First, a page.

richwoodmarketing-thumb-up-downOne of the best ways to propel a design project from good to great is being able to provide useful feedback to the designer working on your project. Collaboration between client and designer is important to ensure your businesses needs and wants are being met – and valuable time isn’t being wasted heading down a wrong path on your project.

Providing excellent feedback lets the designer know what you are thinking, good and bad, so they can work to improve on ideas that aren’t hitting the target or continue on with ideas that help encapsulate your vision.

Below are 5 tips on providing feedback that is beneficial to your designer, will save time and money, and ultimately leave you satisfied with the design at the end of the day.

Be Specific

If there is something you don’t like about a design, let the designer know in the most specific way possible. The vaguer the feedback is, the harder it will be for the designer to pinpoint what you are looking for. Saying things like “make it pop” or “this looks weird” can lead to confusion and a lack of fully understanding your concerns. Are the colors not quite right? Maybe the font wasn’t what you were looking for or the layout wasn’t what you were expecting? Providing specific feedback allows the designer to understand your concerns and to use that information to improve the problem areas and overall design.

Give Examples

If you are having trouble finding the specific words to describe why something seems off, providing examples of pieces/projects you do like can be a great way to convey your concerns. Sending screenshots or links of examples along with your thoughts is a great way to provide useful feedback to a designer.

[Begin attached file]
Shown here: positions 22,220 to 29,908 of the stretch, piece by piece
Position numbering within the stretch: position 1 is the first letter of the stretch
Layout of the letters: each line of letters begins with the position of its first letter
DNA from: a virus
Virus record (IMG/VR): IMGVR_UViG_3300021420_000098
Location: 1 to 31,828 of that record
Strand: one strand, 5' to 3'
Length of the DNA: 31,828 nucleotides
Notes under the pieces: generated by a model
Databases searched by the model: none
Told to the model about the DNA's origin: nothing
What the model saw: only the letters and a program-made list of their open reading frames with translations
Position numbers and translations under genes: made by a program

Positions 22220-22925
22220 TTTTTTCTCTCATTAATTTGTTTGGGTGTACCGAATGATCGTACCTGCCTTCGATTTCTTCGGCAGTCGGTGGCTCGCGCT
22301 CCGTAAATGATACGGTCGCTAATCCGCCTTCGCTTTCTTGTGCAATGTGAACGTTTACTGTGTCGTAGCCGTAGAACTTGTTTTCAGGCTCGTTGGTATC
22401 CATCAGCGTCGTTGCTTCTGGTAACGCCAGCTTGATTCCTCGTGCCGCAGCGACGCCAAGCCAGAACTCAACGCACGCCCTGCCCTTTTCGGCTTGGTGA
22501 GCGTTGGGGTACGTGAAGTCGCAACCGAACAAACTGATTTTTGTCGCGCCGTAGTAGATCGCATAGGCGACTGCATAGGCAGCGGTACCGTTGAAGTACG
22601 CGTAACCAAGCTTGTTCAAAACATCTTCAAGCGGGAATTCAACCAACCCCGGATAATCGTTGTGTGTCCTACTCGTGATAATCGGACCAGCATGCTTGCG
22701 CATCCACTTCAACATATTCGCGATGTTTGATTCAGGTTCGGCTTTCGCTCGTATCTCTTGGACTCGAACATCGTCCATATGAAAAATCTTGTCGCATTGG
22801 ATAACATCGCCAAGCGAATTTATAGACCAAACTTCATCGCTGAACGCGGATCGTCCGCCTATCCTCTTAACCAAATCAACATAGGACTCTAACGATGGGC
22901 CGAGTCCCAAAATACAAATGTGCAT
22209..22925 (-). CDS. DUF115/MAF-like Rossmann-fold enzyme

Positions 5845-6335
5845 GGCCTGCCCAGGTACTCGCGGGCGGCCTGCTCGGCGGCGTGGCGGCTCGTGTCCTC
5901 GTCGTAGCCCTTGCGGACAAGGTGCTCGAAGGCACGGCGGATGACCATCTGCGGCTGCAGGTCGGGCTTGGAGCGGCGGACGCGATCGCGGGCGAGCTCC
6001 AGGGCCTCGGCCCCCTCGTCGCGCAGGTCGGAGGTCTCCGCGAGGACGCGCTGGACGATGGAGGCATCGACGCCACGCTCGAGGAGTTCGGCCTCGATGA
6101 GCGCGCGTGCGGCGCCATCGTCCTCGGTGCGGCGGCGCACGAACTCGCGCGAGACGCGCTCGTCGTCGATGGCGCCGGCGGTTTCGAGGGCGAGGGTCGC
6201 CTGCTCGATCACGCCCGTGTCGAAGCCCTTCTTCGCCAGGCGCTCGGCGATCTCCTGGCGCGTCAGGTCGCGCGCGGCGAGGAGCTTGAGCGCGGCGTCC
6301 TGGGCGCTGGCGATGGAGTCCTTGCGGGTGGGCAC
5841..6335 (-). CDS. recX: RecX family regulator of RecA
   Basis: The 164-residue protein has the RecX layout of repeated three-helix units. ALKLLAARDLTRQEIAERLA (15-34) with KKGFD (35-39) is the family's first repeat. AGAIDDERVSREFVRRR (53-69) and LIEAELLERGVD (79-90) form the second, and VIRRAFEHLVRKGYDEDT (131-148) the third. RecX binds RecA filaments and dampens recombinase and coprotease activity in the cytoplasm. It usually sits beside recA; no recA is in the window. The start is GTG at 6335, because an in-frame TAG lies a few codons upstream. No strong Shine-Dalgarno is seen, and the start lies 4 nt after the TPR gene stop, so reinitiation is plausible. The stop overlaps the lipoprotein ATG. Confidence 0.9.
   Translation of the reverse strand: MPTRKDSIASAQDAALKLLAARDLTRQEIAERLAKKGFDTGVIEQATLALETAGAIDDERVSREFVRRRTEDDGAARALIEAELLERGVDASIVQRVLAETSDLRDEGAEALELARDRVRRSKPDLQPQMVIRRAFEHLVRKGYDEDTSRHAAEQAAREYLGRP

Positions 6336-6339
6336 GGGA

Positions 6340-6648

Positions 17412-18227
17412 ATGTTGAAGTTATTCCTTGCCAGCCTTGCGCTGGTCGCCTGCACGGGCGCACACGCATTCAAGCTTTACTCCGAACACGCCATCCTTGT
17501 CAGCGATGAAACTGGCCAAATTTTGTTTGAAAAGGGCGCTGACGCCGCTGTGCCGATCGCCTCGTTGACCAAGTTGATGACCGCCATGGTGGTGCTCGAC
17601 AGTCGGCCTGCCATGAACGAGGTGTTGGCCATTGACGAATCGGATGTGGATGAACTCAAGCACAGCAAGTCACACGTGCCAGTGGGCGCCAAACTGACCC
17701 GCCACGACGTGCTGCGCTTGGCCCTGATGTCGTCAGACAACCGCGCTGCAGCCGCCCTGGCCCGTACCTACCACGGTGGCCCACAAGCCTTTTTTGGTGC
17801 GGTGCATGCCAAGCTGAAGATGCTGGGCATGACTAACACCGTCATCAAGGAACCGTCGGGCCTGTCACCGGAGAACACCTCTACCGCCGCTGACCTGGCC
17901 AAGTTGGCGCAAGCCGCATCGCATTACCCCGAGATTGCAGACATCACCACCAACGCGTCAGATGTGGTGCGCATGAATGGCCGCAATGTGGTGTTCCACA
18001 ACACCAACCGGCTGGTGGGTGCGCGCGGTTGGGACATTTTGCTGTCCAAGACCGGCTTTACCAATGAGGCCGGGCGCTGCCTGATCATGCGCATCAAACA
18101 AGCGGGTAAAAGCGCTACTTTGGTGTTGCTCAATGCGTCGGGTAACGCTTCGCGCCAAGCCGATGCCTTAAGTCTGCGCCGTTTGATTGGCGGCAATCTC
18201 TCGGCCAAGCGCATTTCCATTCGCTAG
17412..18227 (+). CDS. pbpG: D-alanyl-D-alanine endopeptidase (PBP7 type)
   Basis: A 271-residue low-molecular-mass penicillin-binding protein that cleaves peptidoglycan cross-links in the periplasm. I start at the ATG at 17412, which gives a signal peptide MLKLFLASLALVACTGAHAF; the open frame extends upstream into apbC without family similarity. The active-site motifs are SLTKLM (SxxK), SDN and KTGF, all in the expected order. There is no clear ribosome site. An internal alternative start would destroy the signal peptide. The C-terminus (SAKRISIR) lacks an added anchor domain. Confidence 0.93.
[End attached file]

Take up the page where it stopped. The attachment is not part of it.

Balance Negative and Positive Feedback

Providing negative feedback to a designer is helpful as it lets them know what they can improve upon or correct throughout the design process. However, positive feedback is equally as important because it lets the designer know when something is “working” and that they can continue down that path in completing the project. Don’t only focus on the negative!

Ask Questions

Asking questions about potentially problematic parts of the design might help the designer in coming up with a solution to the problem or may enlighten you to something you hadn’t thought about when viewing the project. It’s never a bother to ask a designer why they may have gone a certain direction in the design process!

Remember your Audience

When providing feedback, it is important to remember that what you like might not be what is best for your business needs or customer base. Remember why the design is needed, what goals you are trying to achieve, and what appeals most to your customer base, not what you think looks best.

Using these tips to provide great feedback and collaborating with your designer will have you on your way to solving problems and producing a great design piece to show off to your customers.

 

Written by Robbie Warner
Art Director

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